Humans have been fascinated by eyelashes for centuries, with long and luxuriant eyelashes being in fashion since the days of ancient Egypt. Now, researchers have found how eyelashes actually work, what their functions are, and revealed that longer is not necessarily better.
David Hu at the Georgia Institute of Technology decided to investigate eyelashes after seeing his newborn daughter use hers just three days after she was born. He and his team measured the length and characteristics of several different mammals, and then constructed an artificial eye with artificial lashes, put it in a wind tunnel and blew air at it. They also created mathematical windflow models.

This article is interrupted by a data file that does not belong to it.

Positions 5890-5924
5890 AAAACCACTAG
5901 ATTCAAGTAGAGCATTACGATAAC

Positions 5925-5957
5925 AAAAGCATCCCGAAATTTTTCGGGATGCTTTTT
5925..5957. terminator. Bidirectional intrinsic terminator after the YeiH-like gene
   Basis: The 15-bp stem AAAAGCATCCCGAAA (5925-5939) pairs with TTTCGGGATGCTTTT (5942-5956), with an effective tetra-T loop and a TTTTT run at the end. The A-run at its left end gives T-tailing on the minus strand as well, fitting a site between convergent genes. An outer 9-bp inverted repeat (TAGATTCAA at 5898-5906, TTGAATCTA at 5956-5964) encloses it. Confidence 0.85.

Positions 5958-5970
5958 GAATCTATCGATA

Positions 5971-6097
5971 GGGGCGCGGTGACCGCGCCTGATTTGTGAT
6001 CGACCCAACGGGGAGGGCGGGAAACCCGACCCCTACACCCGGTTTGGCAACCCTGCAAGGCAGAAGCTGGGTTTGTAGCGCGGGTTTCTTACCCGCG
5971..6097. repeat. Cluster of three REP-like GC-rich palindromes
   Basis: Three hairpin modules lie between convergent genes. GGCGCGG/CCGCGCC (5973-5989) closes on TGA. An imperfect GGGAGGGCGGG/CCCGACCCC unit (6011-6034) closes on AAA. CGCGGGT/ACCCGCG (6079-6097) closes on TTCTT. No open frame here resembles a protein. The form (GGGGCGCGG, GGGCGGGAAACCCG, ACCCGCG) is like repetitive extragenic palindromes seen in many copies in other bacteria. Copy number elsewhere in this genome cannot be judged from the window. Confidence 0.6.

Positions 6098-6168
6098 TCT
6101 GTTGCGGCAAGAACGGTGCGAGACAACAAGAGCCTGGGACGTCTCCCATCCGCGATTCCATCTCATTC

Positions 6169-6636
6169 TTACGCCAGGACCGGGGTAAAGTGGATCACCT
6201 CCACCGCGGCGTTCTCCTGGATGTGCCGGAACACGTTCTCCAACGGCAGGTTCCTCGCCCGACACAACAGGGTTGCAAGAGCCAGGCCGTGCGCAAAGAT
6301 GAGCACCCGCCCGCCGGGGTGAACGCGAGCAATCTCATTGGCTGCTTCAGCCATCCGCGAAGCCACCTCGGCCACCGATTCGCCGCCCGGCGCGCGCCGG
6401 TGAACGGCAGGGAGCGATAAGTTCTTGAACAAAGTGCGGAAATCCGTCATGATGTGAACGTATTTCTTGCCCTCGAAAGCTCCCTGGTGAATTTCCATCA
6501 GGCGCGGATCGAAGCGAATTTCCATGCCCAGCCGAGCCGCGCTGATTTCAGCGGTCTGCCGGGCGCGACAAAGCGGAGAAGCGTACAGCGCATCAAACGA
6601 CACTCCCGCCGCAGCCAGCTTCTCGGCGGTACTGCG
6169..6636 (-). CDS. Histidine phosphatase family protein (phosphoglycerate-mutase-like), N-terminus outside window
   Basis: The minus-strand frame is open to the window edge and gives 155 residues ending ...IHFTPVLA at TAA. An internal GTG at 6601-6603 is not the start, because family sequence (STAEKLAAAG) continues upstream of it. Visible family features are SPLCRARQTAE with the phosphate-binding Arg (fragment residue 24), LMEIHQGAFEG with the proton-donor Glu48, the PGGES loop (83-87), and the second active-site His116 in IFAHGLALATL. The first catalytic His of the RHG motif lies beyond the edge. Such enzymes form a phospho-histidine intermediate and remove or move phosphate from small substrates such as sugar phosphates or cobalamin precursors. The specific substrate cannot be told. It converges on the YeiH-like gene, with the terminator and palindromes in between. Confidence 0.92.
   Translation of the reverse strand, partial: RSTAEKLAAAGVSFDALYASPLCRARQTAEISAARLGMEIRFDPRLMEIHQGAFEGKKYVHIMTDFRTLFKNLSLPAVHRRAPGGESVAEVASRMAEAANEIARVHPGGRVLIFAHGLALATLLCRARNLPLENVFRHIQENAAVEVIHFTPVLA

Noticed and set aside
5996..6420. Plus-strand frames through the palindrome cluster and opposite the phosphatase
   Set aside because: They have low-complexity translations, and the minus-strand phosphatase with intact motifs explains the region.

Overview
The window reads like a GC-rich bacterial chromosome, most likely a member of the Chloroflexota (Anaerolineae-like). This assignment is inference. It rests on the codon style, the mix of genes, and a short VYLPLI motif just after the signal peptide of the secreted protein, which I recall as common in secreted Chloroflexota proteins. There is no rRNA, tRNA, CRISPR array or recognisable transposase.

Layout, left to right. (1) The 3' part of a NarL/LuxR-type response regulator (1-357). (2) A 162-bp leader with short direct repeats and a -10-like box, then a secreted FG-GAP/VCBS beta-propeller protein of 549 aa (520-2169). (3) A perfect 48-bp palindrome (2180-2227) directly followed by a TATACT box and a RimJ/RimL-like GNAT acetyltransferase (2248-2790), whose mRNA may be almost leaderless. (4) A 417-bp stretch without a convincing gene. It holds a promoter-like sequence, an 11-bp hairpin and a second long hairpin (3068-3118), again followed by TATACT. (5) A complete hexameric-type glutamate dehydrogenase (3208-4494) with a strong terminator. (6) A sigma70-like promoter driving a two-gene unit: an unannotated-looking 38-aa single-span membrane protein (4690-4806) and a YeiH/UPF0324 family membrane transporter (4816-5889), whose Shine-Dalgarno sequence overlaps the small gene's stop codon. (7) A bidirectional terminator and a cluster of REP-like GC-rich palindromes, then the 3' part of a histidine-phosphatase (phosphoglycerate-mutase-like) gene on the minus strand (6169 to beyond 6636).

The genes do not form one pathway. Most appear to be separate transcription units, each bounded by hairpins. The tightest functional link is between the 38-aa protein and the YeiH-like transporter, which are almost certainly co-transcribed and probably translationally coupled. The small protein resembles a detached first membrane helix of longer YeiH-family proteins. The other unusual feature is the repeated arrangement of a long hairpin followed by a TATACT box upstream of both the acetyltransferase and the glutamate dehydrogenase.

Most mammals have eyelashes, so they made for an excellent case study. The researchers found that they almost always cover about one-third as long as the eye is wide, which, as the mathematical models confirmed, is the ideal length for diverting airflow around the eye and reducing evaporation. In other words, eye lashes have evolved to exactly the ideal length they should have – it’s biomechanics at its finest.
Steven Vogel, a professor emeritus at Duke, who studies similar problems in biomechanics, said the research was “terrific.” Now, he said, “we know why eyelashes are the length they are.” So longer eyelashes, while may look prettier, are actually not as efficient in protecting the eye. Frank Fish, a biologist at West Chester University who studies biomechanics praised the study:
“What I like is that they have a number of approaches to help validate the ideas,” he said.